Syndesmosis Injury From Diagnosis to Repair

Physical Examination, Diagnosis, and Arthroscopic-Assisted Reduction

Jeffrey Wake, DO; Kevin D. Martin, DO, FAAOS


J Am Acad Orthop Surg. 2020;28(13):517-527. 

In This Article

Anatomy and Biomechanics

The ankle joint proper, also known as the talocrural joint, is diarthrodial and includes the articulation between the talus, tibia, and fibula. The talocrural joint allows for substantial motion, approximately 70°, primarily dorsiflexion and plantarflexion from the anatomic position, which is important in bipedal ambulation. The most common ankle injury is the tear of the ATFL and is the most common ankle injury observed in the emergency department.[1] ATFL injuries allow abnormal coronal plane tilt of the talus, valgus, with ambulation which causes pain and limits patient function. The syndesmosis is made up of a combination of static and dynamic anatomic structures working synergistically to produce a stable, yet highly dynamic relationship between the tibia and the fibula. Isolated syndesmosis injury occurs when disruption of these structures exists without associated fracture. The key static stabilizer is the incisura, which is a concave groove in the distal tibia in which the fibula rotates in the horizontal plane about a vertical axis. The syndesmosis ligamentous structures are composed of the anterior-inferior tibiofibular ligament (AITFL), the interosseous ligament (IOL), posterior-inferior tibiofibular ligament (PITFL), and the inferior transverse ligament. (Figure 1) The AITFL originates on the anterolateral tibia, also known as Chaput tubercle, and inserts on Wagstaffe tubercle on the fibula. The AITFL is the weakest of the syndesmotic ligaments and is the first ligament subjected to stress on external rotation force of the fibula around a vertical axis.[2] The PITFL originates on the posterior tubercle of the tibia, also known as Volkmann tubercle, and inserts on the posterior aspect of the lateral malleolus, which is the strongest component of the syndesmosis and provides approximately 35% of syndesmosis stability.[3] Xenos et al[4] performed a cadaveric study evaluating ligamentous structures of the syndesmosis. They found a diastasis of 2.3 mm with sectioning of the AITFL alone, 5.5 mm with additional sectioning of the IOL, and 7.3 mm after additional sectioning of the PITFL. The syndesmosis functions to maintain the distal tibiofibular joint and resists axial, rotational, and translational forces. Studies have demonstrated that lateral displacement of the talus decreases the contact area of the tibiotalar articulation dramatically: lateral displacement by 1 mm could decrease the contact area by 42%, and in complete syndesmosis disruption, it could lead to a 36% increase in contact pressures.[5,6] Thus, a stable and congruent articulation is essential to restore normal ankle motion and decrease the risk of developing early degeneration of the talocrural joint.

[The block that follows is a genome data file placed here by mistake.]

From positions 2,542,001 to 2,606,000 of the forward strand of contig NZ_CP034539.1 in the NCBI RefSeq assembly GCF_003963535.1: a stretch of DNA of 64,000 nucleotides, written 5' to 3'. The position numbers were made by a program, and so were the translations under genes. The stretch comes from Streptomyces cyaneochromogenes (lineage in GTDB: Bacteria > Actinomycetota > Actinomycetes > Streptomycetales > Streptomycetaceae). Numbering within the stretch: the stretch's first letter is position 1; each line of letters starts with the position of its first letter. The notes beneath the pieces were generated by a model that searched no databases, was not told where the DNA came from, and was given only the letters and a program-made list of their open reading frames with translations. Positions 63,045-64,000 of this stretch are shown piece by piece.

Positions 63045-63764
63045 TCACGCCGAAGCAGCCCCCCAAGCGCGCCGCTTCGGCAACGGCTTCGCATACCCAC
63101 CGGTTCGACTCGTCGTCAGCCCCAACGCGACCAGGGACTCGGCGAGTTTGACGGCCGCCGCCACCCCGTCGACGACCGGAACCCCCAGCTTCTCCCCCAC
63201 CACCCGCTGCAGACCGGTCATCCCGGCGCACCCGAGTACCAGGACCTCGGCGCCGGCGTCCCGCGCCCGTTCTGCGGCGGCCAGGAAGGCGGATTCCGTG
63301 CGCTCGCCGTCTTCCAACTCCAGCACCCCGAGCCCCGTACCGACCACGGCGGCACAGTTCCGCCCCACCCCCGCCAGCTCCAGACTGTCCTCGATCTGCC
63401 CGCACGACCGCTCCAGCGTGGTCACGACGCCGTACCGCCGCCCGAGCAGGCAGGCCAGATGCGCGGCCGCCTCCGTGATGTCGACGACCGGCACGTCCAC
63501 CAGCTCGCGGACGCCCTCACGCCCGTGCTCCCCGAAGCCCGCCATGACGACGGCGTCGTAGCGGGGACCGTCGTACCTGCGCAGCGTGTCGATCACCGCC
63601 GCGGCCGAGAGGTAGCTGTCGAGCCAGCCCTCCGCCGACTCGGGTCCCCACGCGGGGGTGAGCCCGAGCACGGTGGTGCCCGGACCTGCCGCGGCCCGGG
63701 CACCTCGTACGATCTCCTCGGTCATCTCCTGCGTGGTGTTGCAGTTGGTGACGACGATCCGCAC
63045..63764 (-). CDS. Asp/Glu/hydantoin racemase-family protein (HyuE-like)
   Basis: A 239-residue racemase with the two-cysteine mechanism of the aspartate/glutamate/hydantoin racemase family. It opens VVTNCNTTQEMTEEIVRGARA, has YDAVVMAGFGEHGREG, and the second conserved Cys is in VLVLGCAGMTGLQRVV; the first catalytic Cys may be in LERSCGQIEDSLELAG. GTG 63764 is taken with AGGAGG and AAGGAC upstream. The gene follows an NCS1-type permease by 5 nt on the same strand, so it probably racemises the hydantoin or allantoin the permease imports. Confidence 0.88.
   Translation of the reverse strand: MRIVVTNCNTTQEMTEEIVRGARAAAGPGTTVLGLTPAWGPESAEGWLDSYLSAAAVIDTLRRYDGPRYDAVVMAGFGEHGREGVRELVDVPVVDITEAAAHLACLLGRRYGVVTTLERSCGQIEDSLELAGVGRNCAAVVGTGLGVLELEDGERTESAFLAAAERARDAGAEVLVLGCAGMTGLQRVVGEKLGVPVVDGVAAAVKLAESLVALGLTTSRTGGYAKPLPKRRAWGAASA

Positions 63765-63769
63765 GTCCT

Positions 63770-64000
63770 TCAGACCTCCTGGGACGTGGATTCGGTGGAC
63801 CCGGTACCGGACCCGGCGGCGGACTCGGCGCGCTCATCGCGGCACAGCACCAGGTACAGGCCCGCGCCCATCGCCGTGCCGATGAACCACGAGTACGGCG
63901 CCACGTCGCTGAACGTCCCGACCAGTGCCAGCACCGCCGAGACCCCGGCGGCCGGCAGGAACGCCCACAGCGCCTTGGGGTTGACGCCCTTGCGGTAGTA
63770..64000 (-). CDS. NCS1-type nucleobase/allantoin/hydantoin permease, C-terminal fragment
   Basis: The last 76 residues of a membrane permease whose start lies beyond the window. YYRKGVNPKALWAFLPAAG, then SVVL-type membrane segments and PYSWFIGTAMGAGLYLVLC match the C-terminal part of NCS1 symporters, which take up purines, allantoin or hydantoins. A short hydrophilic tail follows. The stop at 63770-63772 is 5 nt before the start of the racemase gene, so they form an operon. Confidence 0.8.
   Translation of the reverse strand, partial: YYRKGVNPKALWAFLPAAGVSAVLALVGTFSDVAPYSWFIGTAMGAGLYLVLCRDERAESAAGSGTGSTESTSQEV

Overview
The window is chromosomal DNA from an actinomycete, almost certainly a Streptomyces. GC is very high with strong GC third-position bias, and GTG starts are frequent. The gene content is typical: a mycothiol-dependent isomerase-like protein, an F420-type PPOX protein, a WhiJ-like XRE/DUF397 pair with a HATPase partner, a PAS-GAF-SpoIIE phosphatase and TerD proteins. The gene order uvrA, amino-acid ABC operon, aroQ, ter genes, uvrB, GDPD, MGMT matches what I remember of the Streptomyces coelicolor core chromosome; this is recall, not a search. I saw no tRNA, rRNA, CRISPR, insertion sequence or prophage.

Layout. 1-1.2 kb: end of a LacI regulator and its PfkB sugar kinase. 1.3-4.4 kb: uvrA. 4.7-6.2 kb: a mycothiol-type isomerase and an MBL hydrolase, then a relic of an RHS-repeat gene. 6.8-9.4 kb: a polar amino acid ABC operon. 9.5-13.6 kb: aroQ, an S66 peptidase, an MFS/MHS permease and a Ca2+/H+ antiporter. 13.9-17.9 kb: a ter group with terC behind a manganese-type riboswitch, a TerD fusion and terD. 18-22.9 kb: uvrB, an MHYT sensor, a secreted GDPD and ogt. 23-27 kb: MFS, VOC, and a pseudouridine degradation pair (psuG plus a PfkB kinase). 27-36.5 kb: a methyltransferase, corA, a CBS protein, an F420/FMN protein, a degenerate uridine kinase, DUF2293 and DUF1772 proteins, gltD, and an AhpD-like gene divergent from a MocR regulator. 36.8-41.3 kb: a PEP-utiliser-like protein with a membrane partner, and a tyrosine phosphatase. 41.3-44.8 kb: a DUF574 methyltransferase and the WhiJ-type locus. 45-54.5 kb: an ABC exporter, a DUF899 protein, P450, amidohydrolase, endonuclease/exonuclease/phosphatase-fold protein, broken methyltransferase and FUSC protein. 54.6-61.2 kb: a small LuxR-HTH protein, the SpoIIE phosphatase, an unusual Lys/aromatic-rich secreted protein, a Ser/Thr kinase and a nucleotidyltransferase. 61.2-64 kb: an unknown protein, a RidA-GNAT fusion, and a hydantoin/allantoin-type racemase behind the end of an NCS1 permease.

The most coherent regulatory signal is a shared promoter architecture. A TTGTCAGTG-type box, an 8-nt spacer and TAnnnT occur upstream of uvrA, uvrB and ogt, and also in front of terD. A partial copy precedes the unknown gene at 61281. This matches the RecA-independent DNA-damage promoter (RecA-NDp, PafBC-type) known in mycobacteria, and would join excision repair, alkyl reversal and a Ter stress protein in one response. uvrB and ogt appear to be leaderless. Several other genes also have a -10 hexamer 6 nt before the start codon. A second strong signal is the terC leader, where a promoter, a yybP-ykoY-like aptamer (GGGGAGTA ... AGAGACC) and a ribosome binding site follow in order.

Figure 1.

Photograph showing the anterior anatomy—A, Anterior inferior tibiofibular ligament; B, Interosseous ligament; C, Talus; D, Fibula; E, Tibia; F, Anterior talofibular ligament; and G, Calcaneofibular ligament. Posterior anatomy—A, Posterior inferior tibiofibular ligament; B, Posterior talofibular ligament; C, Flexor Hallucis Longus; D, Calcaneus; and E, Peroneal Tendons.